How Natural Gas Is Changing Global Energy Market
Comment of the Day

March 07 2012

Commentary by Eoin Treacy

How Natural Gas Is Changing Global Energy Market

Thanks to a subscriber for this interesting article by Patti Domm r for CNBC. Here is a section:
The U.S. Energy Information Administration says there is now 2,200 trillion cubic feet of recoverable gas in the U.S., while the country consumes about 1 percent of that annually, or 22 to 23 trillion cubic feet a year.

“Total shale gas production is increasing in terms of total U.S. production. We're a little over 30 percent,” said John Staub of the EIA. Just a dozen years ago, shale gas provided about 2 percent of U.S. natural gas production.

There's another side benefit of the gas production, the impact of which has yet to be seen.

"What's been a bigger surprise is what's been coming along with the natural gas itself—the natural gas liquids," said John Kilduff of Again Capital. "It's been a recent phenomena, but it's enough to put it on the radar screen."

Natural gas liquids are used in plastics production and are the equivalent of a high grade light crude.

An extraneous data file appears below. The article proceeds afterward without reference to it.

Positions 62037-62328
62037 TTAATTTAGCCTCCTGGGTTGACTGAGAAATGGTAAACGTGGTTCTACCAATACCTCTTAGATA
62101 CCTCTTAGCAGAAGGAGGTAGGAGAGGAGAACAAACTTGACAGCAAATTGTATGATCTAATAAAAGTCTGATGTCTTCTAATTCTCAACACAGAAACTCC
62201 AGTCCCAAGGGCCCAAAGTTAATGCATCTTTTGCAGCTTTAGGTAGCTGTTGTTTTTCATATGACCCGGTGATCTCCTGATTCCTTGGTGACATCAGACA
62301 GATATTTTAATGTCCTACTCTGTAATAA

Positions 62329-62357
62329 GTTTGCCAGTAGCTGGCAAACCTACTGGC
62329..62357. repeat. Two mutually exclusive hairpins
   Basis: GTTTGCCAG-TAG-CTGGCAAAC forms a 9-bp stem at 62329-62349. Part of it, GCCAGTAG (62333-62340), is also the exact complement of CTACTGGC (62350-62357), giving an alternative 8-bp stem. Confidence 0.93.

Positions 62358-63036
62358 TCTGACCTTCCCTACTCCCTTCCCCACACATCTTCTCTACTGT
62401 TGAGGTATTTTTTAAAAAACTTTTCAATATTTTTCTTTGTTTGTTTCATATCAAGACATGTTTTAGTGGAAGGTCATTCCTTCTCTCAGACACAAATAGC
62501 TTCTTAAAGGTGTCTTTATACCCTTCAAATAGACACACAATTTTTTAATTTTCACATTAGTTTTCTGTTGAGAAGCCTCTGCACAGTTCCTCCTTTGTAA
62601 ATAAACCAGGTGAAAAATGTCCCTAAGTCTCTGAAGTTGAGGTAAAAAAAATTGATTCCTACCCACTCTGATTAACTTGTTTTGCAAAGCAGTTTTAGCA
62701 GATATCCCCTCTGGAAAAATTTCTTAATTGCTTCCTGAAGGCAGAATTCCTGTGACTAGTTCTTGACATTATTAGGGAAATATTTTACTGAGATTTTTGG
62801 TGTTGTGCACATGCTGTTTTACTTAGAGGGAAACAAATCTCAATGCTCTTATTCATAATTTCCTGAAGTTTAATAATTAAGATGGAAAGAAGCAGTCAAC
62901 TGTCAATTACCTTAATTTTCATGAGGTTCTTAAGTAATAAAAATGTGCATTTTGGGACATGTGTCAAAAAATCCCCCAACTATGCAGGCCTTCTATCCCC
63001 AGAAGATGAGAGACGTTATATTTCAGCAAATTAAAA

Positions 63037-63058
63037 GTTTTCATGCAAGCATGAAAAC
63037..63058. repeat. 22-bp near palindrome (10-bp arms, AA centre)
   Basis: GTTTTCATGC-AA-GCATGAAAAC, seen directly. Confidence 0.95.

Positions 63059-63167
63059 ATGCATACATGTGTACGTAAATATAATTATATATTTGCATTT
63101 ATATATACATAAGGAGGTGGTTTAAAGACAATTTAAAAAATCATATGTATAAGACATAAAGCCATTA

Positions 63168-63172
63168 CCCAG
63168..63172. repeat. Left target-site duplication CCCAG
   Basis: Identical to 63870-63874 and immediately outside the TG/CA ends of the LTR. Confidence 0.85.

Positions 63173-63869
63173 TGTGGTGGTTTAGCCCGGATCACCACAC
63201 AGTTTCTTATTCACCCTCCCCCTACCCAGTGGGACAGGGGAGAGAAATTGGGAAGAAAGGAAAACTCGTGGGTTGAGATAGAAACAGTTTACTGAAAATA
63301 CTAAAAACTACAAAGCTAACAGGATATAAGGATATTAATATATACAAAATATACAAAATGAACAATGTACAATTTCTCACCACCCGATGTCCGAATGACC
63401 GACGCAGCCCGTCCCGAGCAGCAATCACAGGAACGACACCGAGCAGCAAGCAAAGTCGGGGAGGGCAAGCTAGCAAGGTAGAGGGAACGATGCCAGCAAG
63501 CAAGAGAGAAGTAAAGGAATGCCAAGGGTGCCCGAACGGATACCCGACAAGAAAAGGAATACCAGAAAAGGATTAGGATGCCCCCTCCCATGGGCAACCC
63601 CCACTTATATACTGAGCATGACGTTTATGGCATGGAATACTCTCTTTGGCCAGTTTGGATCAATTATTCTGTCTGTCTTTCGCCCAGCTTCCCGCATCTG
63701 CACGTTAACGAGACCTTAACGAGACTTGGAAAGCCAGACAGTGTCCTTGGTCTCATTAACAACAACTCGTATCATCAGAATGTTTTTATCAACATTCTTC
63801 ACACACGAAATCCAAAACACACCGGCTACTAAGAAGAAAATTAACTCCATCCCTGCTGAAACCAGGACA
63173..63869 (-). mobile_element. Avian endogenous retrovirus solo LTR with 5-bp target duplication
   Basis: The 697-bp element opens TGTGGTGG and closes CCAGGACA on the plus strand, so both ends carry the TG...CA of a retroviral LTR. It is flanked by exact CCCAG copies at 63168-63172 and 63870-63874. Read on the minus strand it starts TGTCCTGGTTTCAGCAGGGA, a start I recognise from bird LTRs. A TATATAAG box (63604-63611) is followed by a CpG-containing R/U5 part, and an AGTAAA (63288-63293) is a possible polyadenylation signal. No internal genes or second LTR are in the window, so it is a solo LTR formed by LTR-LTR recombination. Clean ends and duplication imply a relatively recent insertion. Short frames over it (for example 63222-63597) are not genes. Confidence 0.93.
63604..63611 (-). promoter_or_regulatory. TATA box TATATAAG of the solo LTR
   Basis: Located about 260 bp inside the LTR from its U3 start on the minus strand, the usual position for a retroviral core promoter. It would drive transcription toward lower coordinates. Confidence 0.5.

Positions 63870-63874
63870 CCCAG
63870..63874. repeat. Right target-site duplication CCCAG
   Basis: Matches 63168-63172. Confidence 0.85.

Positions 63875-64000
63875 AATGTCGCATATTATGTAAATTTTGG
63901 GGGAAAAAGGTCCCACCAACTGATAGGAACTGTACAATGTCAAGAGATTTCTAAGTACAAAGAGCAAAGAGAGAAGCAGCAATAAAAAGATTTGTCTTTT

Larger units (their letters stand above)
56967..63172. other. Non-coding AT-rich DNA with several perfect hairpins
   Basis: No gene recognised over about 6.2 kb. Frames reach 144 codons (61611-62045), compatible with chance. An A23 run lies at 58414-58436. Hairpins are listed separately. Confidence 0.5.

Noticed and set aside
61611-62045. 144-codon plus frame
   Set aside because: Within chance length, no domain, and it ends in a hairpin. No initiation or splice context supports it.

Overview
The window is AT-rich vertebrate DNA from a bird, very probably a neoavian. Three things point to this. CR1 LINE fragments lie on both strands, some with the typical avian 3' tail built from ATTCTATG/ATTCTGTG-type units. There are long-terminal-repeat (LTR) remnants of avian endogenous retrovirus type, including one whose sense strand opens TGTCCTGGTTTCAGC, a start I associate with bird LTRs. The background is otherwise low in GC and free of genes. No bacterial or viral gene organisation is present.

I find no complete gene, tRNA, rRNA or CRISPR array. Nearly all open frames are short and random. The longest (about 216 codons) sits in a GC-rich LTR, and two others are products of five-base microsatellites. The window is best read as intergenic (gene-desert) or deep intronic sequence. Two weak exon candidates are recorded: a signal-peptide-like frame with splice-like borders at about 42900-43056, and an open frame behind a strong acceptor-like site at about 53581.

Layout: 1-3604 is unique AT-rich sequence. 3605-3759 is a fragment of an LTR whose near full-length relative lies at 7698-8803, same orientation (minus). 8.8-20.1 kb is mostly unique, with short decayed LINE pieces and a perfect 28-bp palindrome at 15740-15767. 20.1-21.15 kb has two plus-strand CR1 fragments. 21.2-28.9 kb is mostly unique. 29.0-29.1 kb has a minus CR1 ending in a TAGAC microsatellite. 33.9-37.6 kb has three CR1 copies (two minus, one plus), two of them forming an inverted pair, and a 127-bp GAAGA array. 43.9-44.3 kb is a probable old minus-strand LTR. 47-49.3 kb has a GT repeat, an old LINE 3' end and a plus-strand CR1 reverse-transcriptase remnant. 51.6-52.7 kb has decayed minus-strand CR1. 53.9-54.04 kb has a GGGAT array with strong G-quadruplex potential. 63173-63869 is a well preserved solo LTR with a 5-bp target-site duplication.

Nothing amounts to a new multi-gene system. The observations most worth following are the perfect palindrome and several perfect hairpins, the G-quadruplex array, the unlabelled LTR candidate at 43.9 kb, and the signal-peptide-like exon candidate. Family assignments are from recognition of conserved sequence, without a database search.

Eoin Treacy's view Low US natural gas prices, increased global investment and production as well as the desire of more countries, particularly China, to pursue their own unconventional natural gas resources ensures that global supply is likely to be abundant for the foreseeable future. This poses challenges for countries such as Russia and Qatar.

It was only a few years ago that Russia was proposing to set up an equivalent to OPEC for natural gas, with itself as the leader. Since then Russia has shelved plans to invest in additional supply because prices are no longer attractive. Qatar is busy attempting to sign long-term contracts to lock in customers at today's prices and to insure against a future where price is set by the futures market.

US natural gas broke its short-term progression of higher reaction lows yesterday and a sustained move above $2.70 will be required to begin to suggest a return to demand dominance.

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